They are very high but not quite highest overall. Close though. Still, the tax rate big corporations pay for example is tiny. The problem is the tax code is pretty hopeless and difficult for small businesses to live with. This isn't news, and it predates Obama by a long time. The problem is creating a good tax code and passing it while every career politician who needs to vote on it is in the pockets of Big Business.


US personal taxes are the highest they're ever been.

Nope they aren't. http://qz.com/74271/income-tax-rates-since-1913/


If taxes are low, why are productive and self-made wealthy people fleeing New York and California, with the highest state taxes, and moving to Texas and Florida, with 0% state tax rates?

Because they can easily do so? Because it's worth it? While staying within a union it's always going to be better to be in a place with lower taxes, as you can still reach the same customers in an open market.

The problem with US taxation is that it's inefficient and often targeting the wrong places (lobbying probably has something to do with that)
Overall the Government isn't receiving more taxes as a percentage of GDP than they used to, less in fact (and it is a fact: http://www.taxpolicycenter.org/taxfacts/displayafact.cfm?Docid=200 )

But if you look at income inequality, the rich get richer while regular folks have been stagnating in terms of inflation-corrected purchase power for decades. The Apples and Googles, along with hedge funds managers and CEOs have massive real income growth whilst everyone else is treading water.


Yeah, so, ignore the past, right? And throw all the rules of economics into the dumpster.

Sigh. Going for opposites again?

The past is no guarantee for the future, you should know that much. The problems of today are different of those back then, the actual tax rates are different too. Different problems require different solutions and all that.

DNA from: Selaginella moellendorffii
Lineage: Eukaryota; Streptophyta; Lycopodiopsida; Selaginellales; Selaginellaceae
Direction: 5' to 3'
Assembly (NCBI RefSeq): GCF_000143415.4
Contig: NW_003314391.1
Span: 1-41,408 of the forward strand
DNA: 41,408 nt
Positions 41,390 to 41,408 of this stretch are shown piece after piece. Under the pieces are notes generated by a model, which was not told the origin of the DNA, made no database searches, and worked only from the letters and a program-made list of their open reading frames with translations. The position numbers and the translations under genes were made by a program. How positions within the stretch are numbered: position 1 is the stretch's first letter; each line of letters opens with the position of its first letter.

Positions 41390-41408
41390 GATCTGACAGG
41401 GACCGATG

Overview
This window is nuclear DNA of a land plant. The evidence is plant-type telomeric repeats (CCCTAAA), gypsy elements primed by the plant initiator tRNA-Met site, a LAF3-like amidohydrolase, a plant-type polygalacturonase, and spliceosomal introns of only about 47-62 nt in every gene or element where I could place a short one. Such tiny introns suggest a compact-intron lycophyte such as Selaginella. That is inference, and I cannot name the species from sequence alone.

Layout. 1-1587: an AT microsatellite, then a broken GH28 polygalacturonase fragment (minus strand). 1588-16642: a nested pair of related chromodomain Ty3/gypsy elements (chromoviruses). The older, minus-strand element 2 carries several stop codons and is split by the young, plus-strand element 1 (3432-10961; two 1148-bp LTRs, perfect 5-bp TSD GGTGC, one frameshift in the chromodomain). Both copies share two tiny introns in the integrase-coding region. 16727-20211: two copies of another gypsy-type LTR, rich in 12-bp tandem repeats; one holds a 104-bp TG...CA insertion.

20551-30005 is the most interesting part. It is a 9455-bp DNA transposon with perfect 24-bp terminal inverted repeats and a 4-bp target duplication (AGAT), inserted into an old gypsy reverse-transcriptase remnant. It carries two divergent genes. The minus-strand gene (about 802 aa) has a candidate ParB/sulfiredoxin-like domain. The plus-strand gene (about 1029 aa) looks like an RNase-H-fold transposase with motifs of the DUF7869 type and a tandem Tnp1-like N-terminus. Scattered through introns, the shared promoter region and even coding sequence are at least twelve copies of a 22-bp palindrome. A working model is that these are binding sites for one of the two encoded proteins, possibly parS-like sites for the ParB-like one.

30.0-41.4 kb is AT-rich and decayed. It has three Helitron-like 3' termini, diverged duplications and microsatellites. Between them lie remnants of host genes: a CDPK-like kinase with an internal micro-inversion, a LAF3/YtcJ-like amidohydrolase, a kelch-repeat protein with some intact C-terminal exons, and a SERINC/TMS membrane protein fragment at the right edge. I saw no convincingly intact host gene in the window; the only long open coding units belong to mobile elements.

Uncle Wally
01-10-2014, 17:04
Actually is IS in sight, the Fed has already said so.

Frankly, this can be argued about back and forth but the truth is that it's too early to tell whether this experiment has worked or not. Come back in a few years. Meanwhile, inflation is low, and the US economy is growing.



What. On. Earth. Are. You. On. About?

Just because some country (like China) doesn't want to be seen as directly buying US debt anymore doesn't make any of this illegal or even gray. It's 100% fine, the only difference is they are spending slightly more for a middleman. It's like asking your friend to pick up a nudie mag for you at the shop, not evading taxes or dirty money.

Money laundering is fundamentally different.



Do you really think Belgium can afford to by bonds?

http://seekingalpha.com/instablog/839735-katchum/2689871-belgium-buys-u-s-treasuries-that-nobody-wants


They have $500 billion in GDP they have bought like $250 billion. They really have the money for that or is it the FED trying to hide QE4 or 5 or which ever number we're on. China sell $48 billion Belgium buys $56 billion. It's the FED buying and hiding the fact.


Oh and the FED sets the interst rate they buy bond to ajust inflation

Armoured
01-10-2014, 17:24
Do you really think Belgium can afford to by bonds?

That's a total misinterpretation of this information. It tells you where the custodian registers - it does NOT mean (necessarily) government.

http://www.treasury.gov/ticdata/Publish/mfh.txt
FAQ is here:
http://www.treasury.gov/resource-center/data-chart-center/tic/Pages/ticfaq2.aspx#q7

So it could easily be Belgian financial institutions, who might be holding them for others, etc.

JanC
01-10-2014, 17:40
Do you really think Belgium can afford to by bonds?

Yes. That many? No. But as Armoured said it only means they were bought via a Belgian financial organisation. Nothing more, nothing less.


It's the FED buying and hiding the fact.

Proof?